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Mongolia Old History

 

In southwestern Mongolia, there are archaeological remains of human settlement that are considered to be between 100,000 and 200,000 years old. Around 1000 BC, the people in the area that is today Mongolia could work bronze. Around 300 BC, the iron weapons began to be used, while various clans formed alliances. Chinese sources speak of an invasion from the Mongolian territory at this time by a clan association called xiongnu. Some researchers have, on uncertain grounds, wanted to identify this as the people in European history known as the Huns.

The clans on the vast Mongolian plains were small for a long time and felt little affinity with each other. However, in the beginning of the 13th century AD, a number of Mongolian clans and some non-Mongolian groups were united in a firmly organized state formation under the leader Temüdjin. He was proclaimed ruler in 1206 under the name of Genghis Khan. Khan means chief.

  • AbbreviationFinder.org: Comprehensive guide to and popular abbreviations of Mongolia, covering history, economy, and social conditions.

Djingi's khan and his descendants undertook huge conquest trains and succeeded, not least thanks to new combat techniques, in capturing large parts of the Eurasian land mass. They reached the west to Austria, further south to the Adriatic and eastern Mediterranean, and east to Korea. But no united kingdom ever arose.

Old History of Mongolia

At the death of Djingi's khan in 1227, the kingdom was divided between his sons. Genghis Khan's grandson Khubilai khan (great man 1260–1294) conquered all of China and founded the Chinese dynasty Yuan. He moved his capital from Karakorum to current Beijing. Khubilai Khan's brother Batu invaded Russia in 1240 and founded the "Golden Horde Empire". It lasted for 240 years, until 1480, and contributed to the emergence of a Mongolian writing language and a more uniform Mongolian culture.

The Mongols were too few to hold their giant kingdom together in the long run. It gradually collapsed and the Mongols retreated to their core land. At the end of the 17th century, Mongolia was conquered by the Chinese Empire, which was ruled by the Manchus. Even then, Outer and Inner Mongolia (see Geography) came to be administered as separate provinces.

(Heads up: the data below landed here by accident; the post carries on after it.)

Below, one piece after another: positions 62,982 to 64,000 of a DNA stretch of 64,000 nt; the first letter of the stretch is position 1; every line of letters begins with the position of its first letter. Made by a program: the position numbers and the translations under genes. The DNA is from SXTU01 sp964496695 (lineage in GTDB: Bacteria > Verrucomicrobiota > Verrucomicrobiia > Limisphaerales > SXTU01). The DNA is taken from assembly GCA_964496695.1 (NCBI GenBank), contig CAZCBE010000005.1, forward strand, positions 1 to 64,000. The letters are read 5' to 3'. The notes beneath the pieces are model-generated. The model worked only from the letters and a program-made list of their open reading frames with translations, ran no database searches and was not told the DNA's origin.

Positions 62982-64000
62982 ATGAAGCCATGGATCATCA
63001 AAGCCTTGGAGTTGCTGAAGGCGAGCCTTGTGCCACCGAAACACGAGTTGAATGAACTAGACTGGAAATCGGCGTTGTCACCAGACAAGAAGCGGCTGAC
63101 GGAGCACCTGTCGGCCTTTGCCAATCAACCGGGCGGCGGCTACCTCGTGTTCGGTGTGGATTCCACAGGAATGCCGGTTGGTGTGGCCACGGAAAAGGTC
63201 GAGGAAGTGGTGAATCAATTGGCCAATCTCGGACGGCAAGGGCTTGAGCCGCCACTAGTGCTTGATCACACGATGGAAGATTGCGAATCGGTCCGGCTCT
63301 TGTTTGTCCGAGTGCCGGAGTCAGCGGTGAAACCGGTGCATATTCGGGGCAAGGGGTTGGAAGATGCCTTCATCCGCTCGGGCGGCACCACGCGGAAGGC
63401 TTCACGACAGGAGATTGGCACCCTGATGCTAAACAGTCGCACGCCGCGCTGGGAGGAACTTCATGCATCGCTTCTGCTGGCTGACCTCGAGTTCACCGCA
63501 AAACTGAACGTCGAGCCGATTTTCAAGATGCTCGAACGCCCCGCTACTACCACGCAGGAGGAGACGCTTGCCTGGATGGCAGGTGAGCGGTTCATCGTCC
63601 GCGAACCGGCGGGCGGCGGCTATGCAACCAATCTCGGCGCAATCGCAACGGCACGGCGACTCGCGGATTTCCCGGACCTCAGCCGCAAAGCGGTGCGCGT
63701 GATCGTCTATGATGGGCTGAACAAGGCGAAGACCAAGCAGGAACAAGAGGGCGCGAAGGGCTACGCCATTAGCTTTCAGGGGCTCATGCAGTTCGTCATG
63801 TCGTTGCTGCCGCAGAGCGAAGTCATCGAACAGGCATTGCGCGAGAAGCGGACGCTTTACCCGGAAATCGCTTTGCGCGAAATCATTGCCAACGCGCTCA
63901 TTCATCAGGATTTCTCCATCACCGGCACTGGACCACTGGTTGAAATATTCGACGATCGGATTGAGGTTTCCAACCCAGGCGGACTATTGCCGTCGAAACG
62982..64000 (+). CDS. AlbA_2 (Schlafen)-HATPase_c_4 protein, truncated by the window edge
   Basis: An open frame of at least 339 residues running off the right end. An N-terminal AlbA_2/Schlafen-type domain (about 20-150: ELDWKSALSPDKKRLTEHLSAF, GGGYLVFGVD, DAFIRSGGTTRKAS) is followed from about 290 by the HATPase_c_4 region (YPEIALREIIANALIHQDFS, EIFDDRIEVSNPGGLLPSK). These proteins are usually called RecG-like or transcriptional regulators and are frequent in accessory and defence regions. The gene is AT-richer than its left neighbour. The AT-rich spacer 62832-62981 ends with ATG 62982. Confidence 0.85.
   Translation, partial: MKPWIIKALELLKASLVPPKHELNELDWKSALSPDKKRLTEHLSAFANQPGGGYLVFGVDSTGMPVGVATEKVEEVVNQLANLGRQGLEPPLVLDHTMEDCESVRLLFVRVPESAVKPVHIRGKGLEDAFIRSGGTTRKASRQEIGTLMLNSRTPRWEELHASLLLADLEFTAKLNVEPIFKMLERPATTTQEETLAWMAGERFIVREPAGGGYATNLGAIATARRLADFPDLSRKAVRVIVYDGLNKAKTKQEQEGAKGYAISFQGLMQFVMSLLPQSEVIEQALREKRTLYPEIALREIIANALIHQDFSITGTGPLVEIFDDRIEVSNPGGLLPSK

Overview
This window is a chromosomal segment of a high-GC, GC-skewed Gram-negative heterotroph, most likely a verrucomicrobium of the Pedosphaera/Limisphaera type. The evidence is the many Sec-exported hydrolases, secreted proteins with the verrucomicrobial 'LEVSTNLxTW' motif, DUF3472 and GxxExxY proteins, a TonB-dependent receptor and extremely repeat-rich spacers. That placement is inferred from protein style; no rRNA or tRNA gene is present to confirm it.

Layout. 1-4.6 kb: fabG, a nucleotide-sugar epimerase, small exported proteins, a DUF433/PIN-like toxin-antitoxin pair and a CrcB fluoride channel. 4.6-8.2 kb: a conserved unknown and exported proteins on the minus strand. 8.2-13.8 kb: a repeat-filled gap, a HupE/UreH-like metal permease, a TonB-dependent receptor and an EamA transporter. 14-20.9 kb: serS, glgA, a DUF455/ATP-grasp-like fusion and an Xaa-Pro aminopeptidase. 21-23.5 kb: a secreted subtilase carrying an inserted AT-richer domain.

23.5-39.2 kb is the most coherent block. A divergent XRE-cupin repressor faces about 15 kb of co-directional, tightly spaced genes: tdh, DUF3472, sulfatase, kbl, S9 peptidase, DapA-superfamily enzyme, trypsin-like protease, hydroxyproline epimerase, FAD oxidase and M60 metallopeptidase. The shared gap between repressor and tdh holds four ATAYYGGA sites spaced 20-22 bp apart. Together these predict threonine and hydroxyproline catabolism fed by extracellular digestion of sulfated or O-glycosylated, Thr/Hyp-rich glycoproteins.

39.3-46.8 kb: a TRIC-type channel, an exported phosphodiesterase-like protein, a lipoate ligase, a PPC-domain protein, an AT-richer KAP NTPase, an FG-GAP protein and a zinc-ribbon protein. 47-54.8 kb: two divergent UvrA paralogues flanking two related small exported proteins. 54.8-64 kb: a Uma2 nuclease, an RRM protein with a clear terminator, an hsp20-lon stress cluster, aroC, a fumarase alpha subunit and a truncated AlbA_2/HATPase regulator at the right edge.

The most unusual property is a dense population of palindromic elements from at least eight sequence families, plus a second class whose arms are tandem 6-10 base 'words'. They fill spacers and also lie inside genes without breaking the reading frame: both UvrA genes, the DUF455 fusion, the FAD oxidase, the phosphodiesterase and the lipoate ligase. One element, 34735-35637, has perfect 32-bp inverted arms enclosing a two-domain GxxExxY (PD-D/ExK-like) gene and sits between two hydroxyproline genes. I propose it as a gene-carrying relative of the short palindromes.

Encouraged by the fall of the Manchud dynasty in China and with some support from Tsar Russia and Japan, Outer Mongolia in 1911 proclaimed an independent monarchy under the Living Buddha (Bogd Chaan), the title of the head of the Buddhist Mongols. Inner Mongolia was also invited to join, which led to conflict with China. Russian, Chinese and Mongolian representatives agreed at a meeting in 1915 that the outer Mongolia would continue to be an autonomous province within China. In reality, however, Outer Mongolia was a Russian protectorate.

When Russia weakened during the 1917 revolution and the Soviet Union was formed, China seized control of Mongolia. A Chinese general marched into the country and the Mongols in 1920 gave up all power to the Chinese.

An underground revolutionary Mongolian movement had been formed in 1917, inspired by the Russian Revolution and led by Damdiny Süchbaatar. The movement was merged with others into the Mongolian People's Party (MPP), which negotiated Soviet support for independence from the Chinese. In exchange, Russia demanded a Soviet-friendly government in Mongolia.

The Mongolian People's Party held a conference in Soviet territory in 1921 where it formed a revolutionary government in opposition to the government in Urga, which was then called the capital of Mongolia. This provisional government set up a partisan force which, together with major Soviet forces in July 1921, conquered Urga and proclaimed a new government under King Bogdo Gegen. The king, however, lacked power.

In 1924, the Mongolian People's Party changed its name to the Mongolian People's Revolutionary Party (MPRP). That same year, however, Bogdo Gegen. Despite China's protests, but with the support of the Soviet Union, the Mongolian People's Republic was now proclaimed. A Soviet model constitution was adopted which gave the Communist Party power monopoly. Mongolia became the second socialist state in the world and for 60 years came to function in many respects as a Soviet sub-republic.

The new regime immediately began to transform the country according to Soviet designs. All opposition to the Communist Party was suppressed while companies and other assets were nationalized. Financial planning was carried out at central level and the development would follow government directives in so-called five-year plans. The power of the nobility and the Buddhist priests was broken by hard methods, including mass executions and devastation of the monasteries (see Religion). When the regime in the early 1930s tried to force the cattle owners into a jointly owned collective, it led to popular uprisings, which were defeated with the help of the Soviet military. Purges followed and power was concentrated in 1939 to Marshal Chorloogijn Tjojbalsan, often referred to as Mongolia's Stalin. The forced collectivization of livestock management was halted, but was later carried out step by step through economic pressure.

In 1939, a Japanese invasion of Manchuria was fought back by Mongolian and Soviet troops. Following the Japanese defeat, a ceasefire was announced in August 1945, when Mongolia declared war on Japan. Mongol forces advanced all the way to the Chinese Pacific coast but were subsequently withdrawn.

 
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